It is hard to believe, but it has been five years since Sufjan Stevens released a ‘conventional’ studio album. That doesn’t mean he has not been busy, because he has. The Ascension is a return to form for Stevens. It is a complex album that takes the listener on a journey into Stevens’ world.
A number of singles have been released prior to the release of The Ascension, and as good as they are, they don’t do a great job representing the album. “America”, “Video Game”, and “Sugar” work much better within the context of the rest of the tracklist. Take “Video Game’ for example. It is an amazing song with a tip of the hat to old electro music, but it is a cornerstone here, his manifesto if you will. “I don’t care if everyone is into it/I don’t care if it has a popular refrain”, sings Stevens. He will not compromise its art for an instant hit. He is clearly not craving the billion streams but rather, as he has consistently done over the years, uses music as an expression, and treats it as an art form.
This is an album of twists and turns. He uses sound, rhythm, loops, and his vocals unlike anyone else, in such a way as to create a slight air of discomfort, using sound to create a cohesive record. That does not mean that the songs sound the same. “Video Game” and “Lamentations” sit side by side, but could not be more different. He then slows the proceedings down with the almost ambient “Die Happy”. It is incredible song sequencing which creates incredible flow throughout. The album ends with the epic “America”. Lyrically, it is one of the most wonderful songs Stevens’ has written, making an incredibly strong political statement, the perfect ending to the album.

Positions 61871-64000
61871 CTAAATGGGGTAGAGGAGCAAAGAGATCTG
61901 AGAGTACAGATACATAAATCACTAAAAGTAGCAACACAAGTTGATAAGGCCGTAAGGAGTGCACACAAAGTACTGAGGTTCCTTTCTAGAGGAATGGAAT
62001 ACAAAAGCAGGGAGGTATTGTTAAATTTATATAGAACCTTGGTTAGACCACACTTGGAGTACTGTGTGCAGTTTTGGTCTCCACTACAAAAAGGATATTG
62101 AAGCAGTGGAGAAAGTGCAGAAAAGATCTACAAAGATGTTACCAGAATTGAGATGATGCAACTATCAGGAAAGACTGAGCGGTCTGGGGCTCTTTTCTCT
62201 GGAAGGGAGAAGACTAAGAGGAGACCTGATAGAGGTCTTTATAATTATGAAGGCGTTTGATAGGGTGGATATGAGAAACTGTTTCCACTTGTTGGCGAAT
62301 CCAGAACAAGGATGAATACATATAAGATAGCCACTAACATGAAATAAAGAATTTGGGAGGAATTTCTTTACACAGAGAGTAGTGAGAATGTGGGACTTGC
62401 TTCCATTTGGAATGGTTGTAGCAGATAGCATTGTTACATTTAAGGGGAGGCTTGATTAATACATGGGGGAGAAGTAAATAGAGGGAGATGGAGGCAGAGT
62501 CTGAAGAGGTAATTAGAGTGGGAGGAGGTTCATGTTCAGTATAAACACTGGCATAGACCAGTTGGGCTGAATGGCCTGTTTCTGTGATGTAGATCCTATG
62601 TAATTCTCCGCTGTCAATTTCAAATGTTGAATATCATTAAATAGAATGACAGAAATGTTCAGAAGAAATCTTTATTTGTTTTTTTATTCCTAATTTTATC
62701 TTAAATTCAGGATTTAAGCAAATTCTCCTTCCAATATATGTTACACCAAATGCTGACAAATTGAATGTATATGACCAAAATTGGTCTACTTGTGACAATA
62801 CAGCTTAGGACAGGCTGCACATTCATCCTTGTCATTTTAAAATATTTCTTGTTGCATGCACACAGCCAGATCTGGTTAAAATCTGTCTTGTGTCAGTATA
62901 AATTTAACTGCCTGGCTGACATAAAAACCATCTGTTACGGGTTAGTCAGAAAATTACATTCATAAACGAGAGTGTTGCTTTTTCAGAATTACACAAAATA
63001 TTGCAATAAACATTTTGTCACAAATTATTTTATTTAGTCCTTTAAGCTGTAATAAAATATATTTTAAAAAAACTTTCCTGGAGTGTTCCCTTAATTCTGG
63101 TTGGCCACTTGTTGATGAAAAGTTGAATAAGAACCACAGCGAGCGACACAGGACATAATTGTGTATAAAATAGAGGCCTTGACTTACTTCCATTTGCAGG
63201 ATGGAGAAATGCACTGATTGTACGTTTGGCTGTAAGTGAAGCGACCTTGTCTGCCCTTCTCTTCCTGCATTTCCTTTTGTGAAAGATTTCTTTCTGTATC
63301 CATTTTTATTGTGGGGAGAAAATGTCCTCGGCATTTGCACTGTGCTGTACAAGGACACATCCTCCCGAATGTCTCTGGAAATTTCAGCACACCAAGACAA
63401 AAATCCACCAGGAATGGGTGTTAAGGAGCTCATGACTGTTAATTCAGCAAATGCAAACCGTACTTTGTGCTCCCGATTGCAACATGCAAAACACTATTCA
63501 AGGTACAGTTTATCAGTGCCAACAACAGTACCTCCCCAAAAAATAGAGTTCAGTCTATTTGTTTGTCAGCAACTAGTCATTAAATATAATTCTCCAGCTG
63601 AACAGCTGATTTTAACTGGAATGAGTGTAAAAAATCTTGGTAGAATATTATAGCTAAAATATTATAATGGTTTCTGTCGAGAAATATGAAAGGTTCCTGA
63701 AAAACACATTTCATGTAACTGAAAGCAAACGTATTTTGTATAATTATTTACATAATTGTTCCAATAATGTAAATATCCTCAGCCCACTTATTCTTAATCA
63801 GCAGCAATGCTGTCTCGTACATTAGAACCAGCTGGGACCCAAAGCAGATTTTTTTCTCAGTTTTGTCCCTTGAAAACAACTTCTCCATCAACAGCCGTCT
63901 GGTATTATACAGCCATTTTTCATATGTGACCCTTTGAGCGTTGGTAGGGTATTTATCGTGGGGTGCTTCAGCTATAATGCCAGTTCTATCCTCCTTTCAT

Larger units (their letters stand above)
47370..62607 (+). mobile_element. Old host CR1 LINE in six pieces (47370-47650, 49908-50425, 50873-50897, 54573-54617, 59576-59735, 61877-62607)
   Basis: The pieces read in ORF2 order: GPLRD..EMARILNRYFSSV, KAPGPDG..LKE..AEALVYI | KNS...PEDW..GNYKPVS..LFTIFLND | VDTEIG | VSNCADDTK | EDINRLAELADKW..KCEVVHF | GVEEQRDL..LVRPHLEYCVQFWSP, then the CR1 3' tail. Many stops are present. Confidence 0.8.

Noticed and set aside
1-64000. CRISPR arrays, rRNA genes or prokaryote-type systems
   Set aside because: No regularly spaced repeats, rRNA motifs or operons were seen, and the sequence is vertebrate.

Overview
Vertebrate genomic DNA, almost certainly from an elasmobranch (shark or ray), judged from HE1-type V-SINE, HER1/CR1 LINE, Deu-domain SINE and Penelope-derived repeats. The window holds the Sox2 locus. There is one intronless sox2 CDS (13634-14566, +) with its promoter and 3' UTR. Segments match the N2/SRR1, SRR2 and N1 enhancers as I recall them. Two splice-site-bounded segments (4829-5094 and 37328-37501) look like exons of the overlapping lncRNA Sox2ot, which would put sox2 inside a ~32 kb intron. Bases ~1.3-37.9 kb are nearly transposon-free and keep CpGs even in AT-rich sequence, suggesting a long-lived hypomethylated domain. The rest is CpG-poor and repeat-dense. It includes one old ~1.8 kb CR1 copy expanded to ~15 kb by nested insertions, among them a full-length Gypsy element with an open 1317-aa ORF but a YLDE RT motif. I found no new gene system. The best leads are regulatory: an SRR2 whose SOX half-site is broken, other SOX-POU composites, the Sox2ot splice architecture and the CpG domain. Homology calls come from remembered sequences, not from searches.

The Ascension demonstrates a great deal of growth, expansion, and experimentation in Sufjan Stevens’ work. Not only is it one of his best album–if not his best–it is clearly a contender for Album Of The Year.
SPILL ALBUM REVIEW: SUFJAN STEVENS – THE ASCENSION